The Inaccessibility of Making, Tinkering & Coding
Rafranz Davis

I appreciate the spirit of your piece because it has been something that has been weighing heavily on my heart lately. As a soon-to-be 5th-year teacher, I feel as if this past year has truly opened my eyes to the realities that teachers live and breathe outside of my school site and/or area. As a first-year district trainer able to finally step outside of the bubble of my school site, I have experienced a heartrendingly honest insight that I am still trying to rationalize and make sense of: despite the push for technology integration, teachers at low SES schools who attend professional development focused on tech. tools, apps, and the like are experiencing a disservice. I’ve come to realize that encouraging teachers who are in situations where it is nearly impossible to access basic supplies, much less high-ticket items such as laptops, tablets, etc. for their classrooms are pretty much being given a Sisyphean task. This plays out in trainings when a participant is extremely bitter, has snide remarks, fails to pay attention, etc. because it is a function of, among other things (personally and professionally), being tasked with learning these new apps, programs, software, etc. that they will have no way of putting into practice when they return to their school sites due to a lack of continuing support, follow-up, and/or funding. I have been fortunate with supporters on and the relationships that I have forged via the Facebook teacher community but I was motivated to be proactive and to make it happen for my students. The teachers that I have been fortunate to meet via training sessions whoa re motivated seem to come from schools where there is a high SES demographic and the teachers from low SES schools, again, have a dwindling amount of motivation that is couched with disappointment, bitterness, and a deep sense of disillusionment. At the end of the day, I still go back to the students and the question that comes up now is: “What are those students experiencing in that teacher’s class who has lost all motivation and is only running on bitterness, anger, and frustration?” The thought of an answer is saddening and terrifying to think of because if I can see it being played out in a training environment where professionalism and decorum is an expectation, then I can only imagine what it is like when those same teachers are in the classroom or in the Media Center and are responsible for numerous students throughout the days, months, and years?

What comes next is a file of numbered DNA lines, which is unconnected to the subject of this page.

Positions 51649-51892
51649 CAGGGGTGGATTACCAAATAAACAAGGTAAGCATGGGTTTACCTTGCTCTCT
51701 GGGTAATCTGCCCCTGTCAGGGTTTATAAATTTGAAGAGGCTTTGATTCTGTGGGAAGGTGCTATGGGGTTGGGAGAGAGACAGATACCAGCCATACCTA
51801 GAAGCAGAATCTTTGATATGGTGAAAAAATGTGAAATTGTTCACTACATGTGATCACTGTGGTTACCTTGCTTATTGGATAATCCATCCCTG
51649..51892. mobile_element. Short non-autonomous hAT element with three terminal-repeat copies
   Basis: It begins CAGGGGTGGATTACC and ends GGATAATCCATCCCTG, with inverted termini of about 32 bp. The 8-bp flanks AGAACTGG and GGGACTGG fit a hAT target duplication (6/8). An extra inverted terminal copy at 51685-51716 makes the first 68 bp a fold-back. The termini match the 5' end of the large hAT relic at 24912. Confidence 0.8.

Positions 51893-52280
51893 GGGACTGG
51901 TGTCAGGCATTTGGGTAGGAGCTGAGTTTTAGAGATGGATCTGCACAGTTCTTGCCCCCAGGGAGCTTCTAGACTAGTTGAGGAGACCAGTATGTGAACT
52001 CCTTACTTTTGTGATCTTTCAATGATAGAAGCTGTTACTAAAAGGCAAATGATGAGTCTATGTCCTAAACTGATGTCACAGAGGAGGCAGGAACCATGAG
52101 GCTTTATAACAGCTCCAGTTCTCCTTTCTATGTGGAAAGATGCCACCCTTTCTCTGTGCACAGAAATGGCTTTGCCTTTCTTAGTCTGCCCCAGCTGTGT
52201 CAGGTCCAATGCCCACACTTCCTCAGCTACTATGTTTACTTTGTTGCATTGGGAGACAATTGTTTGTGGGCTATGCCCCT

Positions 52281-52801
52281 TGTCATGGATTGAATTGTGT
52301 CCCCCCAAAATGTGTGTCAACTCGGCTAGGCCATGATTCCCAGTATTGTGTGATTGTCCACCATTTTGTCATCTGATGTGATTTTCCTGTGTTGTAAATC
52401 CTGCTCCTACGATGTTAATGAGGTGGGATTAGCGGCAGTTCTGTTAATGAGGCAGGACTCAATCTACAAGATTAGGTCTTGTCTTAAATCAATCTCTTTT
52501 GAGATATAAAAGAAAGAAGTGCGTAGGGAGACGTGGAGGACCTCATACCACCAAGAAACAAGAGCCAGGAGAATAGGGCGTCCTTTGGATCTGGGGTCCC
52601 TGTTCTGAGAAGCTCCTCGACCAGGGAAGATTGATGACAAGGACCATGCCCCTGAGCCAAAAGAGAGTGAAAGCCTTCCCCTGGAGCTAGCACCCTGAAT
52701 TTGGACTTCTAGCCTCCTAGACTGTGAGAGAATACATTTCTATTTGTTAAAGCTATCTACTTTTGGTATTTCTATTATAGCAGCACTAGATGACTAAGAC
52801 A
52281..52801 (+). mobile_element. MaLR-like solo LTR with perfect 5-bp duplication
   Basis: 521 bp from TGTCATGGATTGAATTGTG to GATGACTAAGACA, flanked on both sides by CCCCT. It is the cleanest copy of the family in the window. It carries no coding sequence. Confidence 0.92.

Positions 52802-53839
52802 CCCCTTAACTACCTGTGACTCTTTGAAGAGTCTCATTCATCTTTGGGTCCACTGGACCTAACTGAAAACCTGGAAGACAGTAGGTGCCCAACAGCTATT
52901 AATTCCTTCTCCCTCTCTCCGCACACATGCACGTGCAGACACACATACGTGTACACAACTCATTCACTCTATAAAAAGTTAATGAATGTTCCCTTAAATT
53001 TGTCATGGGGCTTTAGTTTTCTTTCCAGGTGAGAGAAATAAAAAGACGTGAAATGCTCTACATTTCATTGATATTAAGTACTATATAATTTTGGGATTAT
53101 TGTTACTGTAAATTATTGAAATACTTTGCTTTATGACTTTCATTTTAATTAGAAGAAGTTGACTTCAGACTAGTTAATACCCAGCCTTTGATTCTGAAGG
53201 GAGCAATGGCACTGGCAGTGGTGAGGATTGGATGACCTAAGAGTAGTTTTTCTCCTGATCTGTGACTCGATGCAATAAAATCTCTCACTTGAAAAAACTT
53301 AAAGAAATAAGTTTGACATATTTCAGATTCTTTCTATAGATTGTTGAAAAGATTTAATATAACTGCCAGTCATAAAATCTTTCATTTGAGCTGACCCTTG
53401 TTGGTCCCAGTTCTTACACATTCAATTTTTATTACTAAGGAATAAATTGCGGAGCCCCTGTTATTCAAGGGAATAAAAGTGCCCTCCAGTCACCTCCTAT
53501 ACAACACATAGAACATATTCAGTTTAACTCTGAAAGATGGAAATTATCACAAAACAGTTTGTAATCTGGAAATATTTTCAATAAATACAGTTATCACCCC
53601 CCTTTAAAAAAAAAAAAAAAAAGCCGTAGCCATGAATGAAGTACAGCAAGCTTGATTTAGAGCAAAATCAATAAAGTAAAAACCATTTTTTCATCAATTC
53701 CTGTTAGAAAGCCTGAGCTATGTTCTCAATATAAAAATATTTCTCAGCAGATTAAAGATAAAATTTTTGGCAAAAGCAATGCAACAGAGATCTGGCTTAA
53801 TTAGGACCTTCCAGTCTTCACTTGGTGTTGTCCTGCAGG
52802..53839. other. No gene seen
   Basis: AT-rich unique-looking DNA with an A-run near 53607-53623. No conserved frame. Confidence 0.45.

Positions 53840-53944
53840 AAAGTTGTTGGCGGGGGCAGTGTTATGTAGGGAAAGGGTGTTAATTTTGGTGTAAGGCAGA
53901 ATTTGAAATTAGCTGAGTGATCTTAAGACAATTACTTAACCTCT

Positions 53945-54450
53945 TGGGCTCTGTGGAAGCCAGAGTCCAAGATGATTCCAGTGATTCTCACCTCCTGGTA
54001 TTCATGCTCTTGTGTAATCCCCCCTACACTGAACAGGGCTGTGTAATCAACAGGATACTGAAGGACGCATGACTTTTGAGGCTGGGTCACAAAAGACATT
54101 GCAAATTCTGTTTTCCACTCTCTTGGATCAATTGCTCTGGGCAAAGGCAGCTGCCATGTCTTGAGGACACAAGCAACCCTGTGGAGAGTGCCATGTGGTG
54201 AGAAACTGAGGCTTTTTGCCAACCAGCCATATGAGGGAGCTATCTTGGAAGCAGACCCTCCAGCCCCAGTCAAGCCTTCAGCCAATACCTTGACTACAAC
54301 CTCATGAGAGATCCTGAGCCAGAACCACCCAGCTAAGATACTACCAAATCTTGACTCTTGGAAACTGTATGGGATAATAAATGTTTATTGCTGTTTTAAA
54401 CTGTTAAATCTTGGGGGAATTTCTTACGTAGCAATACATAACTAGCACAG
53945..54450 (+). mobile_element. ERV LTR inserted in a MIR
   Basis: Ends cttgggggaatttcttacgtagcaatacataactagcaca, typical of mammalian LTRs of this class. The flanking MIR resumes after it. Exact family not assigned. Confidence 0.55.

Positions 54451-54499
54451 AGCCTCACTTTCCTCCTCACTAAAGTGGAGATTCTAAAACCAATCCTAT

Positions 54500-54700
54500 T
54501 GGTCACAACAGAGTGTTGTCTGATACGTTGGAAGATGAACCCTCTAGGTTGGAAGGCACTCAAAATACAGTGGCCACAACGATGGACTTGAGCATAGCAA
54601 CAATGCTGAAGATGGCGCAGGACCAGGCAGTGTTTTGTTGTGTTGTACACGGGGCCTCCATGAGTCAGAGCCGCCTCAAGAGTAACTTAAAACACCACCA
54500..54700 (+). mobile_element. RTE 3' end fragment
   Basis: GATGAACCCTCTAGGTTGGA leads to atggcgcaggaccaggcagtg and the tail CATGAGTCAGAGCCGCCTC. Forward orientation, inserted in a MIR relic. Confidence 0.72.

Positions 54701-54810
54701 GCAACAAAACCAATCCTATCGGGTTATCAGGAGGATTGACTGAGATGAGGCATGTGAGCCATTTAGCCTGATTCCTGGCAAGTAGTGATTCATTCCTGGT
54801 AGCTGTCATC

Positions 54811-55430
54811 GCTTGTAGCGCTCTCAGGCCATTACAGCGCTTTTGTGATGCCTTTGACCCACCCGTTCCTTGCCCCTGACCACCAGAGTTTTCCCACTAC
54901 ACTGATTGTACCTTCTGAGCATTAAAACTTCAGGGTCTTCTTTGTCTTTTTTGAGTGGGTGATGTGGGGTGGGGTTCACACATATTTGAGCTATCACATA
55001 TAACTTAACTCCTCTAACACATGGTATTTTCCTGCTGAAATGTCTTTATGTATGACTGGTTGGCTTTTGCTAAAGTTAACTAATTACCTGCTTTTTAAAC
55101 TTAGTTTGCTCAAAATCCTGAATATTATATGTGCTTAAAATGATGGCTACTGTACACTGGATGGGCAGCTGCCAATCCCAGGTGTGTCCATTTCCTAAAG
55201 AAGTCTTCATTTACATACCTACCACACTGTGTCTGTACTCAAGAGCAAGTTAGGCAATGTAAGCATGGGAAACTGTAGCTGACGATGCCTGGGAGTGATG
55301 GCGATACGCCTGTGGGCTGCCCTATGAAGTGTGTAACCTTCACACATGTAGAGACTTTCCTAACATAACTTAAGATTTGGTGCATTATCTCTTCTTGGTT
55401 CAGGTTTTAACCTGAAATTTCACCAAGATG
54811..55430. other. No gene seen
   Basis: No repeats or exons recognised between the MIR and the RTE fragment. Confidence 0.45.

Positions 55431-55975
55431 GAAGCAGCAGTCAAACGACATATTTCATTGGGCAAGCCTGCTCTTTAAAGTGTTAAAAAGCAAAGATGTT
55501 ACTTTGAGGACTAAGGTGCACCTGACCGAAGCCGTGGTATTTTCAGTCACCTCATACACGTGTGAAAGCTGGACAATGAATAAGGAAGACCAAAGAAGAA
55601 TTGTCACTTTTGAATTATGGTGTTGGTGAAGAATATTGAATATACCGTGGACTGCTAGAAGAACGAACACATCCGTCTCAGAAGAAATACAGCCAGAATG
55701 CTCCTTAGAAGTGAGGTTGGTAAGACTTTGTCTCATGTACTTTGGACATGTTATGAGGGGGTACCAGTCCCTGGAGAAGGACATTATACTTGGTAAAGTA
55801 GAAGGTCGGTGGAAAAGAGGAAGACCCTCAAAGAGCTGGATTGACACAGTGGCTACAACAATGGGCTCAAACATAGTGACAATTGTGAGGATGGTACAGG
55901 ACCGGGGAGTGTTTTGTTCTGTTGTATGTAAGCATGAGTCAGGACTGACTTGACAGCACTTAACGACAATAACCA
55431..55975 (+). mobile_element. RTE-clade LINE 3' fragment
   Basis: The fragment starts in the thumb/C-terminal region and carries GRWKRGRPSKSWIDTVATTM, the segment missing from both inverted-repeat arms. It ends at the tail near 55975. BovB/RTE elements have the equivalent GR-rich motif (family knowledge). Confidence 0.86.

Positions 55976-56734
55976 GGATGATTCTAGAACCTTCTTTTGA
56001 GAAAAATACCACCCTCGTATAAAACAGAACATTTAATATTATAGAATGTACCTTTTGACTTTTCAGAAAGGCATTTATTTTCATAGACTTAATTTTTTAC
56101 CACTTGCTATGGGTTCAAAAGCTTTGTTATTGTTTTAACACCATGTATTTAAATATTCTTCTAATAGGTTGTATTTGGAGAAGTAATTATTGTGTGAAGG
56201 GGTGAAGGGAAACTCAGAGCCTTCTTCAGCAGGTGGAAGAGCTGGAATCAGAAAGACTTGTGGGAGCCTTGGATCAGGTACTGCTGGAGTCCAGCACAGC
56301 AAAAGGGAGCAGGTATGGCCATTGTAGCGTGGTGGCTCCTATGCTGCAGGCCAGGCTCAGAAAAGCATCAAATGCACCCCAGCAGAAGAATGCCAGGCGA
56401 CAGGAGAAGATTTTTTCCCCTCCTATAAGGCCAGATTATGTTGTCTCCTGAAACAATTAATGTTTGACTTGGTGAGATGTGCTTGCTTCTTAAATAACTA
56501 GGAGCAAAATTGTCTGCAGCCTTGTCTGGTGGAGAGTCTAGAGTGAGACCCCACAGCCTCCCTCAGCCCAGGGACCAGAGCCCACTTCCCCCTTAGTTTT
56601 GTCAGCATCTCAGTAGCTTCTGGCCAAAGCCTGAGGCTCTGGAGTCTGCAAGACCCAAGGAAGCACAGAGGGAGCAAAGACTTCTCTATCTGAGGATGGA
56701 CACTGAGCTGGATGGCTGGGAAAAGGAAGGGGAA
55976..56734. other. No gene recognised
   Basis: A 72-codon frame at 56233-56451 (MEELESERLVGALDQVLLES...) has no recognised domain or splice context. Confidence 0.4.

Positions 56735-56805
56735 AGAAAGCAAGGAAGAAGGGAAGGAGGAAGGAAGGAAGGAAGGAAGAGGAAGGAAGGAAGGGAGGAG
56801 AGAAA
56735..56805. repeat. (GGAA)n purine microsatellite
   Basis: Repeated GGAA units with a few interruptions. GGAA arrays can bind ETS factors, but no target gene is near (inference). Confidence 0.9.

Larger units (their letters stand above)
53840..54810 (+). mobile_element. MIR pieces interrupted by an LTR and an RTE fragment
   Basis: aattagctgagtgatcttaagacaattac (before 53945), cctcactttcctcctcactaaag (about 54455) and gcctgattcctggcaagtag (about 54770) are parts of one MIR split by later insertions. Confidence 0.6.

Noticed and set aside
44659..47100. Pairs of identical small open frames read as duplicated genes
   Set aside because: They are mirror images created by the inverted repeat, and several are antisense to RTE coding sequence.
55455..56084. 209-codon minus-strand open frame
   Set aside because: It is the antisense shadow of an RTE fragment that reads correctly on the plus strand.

I apologize for the long comment but my heart does truly ache in trying to wrap my mind around the realities for some of the teachers that I have met, my colleagues, who no longer find joy in teaching. When I first read your piece, the thing that immediately popped into my head was a report that I encountered yesterday and spent quite a bit of time analyzing and reflecting upon: . It provides concrete data for your discussion on inaccessibility. Thank you very much for allowing me to respond and go off on a tangent a bit. :)

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